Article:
Crossings will increase if the Covid-related U.S.–Mexico border closing to migrants is not completed as planned Monday. Therefore, activists are calling for a new pathway for people who have been impacted by climate catastrophes.
The Intergovernmental Panel on Climate Change has called climate change a “threat multiplier” that puts compounding pressure on people to move within or outside country borders, and the activists are calling on the Biden administration and Congress to recognize this growing reality by supporting legislation and other efforts to expand legal pathways for climate-displaced people to migrate into the U.S.
People affected by climate change may apply for asylum in the U.S. if they can demonstrate that they were subject to persecution in their home country.
“The ideal solution is a complementary system of protection in addition to refugee and asylum law enacted through Congress that would guarantee a path to citizenship for people impacted by climate disasters,” said Julia Neusner, associate attorney of refugee protection at Human Rights First, a non-profit policy center based in New York City and Washington.
She points out, however, that Congress is slow in moving legislation to expand refugee protections for people affected by climate change.
In the absence of legislation, 75 immigration policy experts asked the Biden Administration last year to use its executive authority “to offer aid and protection to those fleeing the effects of climate change worldwide” by granting “parole” to otherwise ineligible migrants and allowing them to remain in the country legally on humanitarian grounds.
“It is getting to the point where, around the world, we see the climate change impacts overriding a lot of people’s ability to adapt, whether it’s because they don’t have access to what they need, or because things are so severe that there really are not solutions to the challenges they’re facing,” said Rebecca Carter, the acting director of climate resilience practice at the World Resources Institute, a global research non-profit based in Washington.
The border crisis isn’t new. Since years, Central Americans, Haitians and Mexicans have made their way to the U.S. border involuntarily and involuntarily. Covid-19 has exacerbated the need to move. But research shows that the conditions motivating migration to the U.S. are deepening from the impacts of climate change in migrants’ home countries, inevitably resulting in growing displacement across international borders.
Since the U.S. closed its land ports of entry to almost all migrants more than two years ago, the country’s backlog of pending immigration cases grew to its largest size in history. Title 42, which allows the Center for Disease Control and Prevention in certain circumstances to prevent non-residents entering the U.S., has been used to expel more than 1.7million people without due process.
After the CDC announced that Title 42 would be lifted on Monday in April, the Biden administration was challenged by supporters of the order who claim that lifting it will result in an influx illegal immigration.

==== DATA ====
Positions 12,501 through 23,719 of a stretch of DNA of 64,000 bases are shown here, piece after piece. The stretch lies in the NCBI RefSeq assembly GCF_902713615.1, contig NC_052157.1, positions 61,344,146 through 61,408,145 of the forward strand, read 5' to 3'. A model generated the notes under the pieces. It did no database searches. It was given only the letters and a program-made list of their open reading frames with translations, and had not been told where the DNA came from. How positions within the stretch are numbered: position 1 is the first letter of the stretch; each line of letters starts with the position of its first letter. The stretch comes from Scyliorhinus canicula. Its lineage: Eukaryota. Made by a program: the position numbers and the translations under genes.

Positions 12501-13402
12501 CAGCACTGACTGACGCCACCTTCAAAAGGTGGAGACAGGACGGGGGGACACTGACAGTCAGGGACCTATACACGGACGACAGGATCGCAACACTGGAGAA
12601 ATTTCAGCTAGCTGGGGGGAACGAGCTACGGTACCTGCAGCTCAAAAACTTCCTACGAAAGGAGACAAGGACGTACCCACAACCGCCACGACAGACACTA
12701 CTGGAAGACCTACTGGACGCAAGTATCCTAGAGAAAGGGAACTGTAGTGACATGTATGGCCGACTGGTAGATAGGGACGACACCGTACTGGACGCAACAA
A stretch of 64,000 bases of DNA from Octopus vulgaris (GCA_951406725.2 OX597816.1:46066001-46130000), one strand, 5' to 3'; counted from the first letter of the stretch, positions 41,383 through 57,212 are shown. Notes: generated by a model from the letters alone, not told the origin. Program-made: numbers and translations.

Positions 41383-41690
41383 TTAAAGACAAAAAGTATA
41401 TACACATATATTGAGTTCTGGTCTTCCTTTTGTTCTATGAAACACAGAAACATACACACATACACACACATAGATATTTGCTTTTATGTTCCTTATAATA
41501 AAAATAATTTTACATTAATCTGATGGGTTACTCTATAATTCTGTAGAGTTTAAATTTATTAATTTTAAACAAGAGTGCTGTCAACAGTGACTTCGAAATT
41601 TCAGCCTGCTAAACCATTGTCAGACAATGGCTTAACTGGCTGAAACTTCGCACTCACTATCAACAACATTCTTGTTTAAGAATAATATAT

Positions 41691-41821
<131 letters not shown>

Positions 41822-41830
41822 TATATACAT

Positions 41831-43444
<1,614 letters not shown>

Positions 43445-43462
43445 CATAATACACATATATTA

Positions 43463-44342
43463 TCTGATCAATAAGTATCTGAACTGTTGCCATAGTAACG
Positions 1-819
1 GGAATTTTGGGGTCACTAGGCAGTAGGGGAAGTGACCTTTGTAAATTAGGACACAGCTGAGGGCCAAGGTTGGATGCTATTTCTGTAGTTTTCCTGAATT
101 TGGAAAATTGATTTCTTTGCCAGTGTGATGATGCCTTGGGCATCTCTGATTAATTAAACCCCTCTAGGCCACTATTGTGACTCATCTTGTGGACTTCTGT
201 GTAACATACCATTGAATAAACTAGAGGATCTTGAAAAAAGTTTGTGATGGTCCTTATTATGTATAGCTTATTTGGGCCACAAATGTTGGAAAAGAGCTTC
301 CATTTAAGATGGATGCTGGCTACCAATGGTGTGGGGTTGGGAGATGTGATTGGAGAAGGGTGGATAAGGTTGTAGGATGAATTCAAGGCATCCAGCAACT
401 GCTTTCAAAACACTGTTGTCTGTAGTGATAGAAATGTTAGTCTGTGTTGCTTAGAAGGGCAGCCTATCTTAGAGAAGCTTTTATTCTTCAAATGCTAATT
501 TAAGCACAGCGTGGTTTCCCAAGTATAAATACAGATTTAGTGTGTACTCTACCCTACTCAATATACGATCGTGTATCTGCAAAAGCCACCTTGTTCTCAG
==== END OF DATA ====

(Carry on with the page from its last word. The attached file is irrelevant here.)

As they continue to deal with the aftermath of the pandemic, as well as the inability as mayors to provide shelter for the many asylum seekers expected to settle on the U.S. border, they expressed concern about the safety and health risks posed by a surge of migrants.
The Department of Homeland Security is ready to receive upwards of 18,000 migrants per day, even though Title 42 is not in place.
Trump’s 2020 public health order was enacted to reduce the spread and spread of Covid-19. Some CDC officials resisted, citing no scientific basis. The order prompted human rights advocates to argue that it was used as an excuse to limit immigration and that the halt in immigration doesn’t align with the increasing reality of climate change, which has only exacerbated the forces driving people to seek asylum.
The CDC announced a lifting of the order, citing that it was no more necessary to mitigate the spread of Covid-19. In an effort to preserve the rule, more than 20 Republican-led countries filed lawsuits in federal court after the announcement. Although it is not known when the judge will issue a decision, it is expected that it will be before May 23.
The number of people who attempted to immigrate to the U.S. declined at the beginning of the pandemic but has steadily increased since. They reached a record at the U.S./Mexico border last year. Most of the migrants came mostly from Mexico and the Northern Triangle nations of El Salvador, Guatemala and Honduras.
Many migrants trying to cross the border illegally attempt to trek through the increasingly hot desert southwestern of Mexico. The border crossing between the United States and Mexico was the most deadly since 2014.
Thousands of Central American and Haitian migrants are waiting on the Mexican side of border in makeshift camps and refuges. Some of them have waited for more than two decades. While they wait, some have been subject to violence and discrimination in Mexico.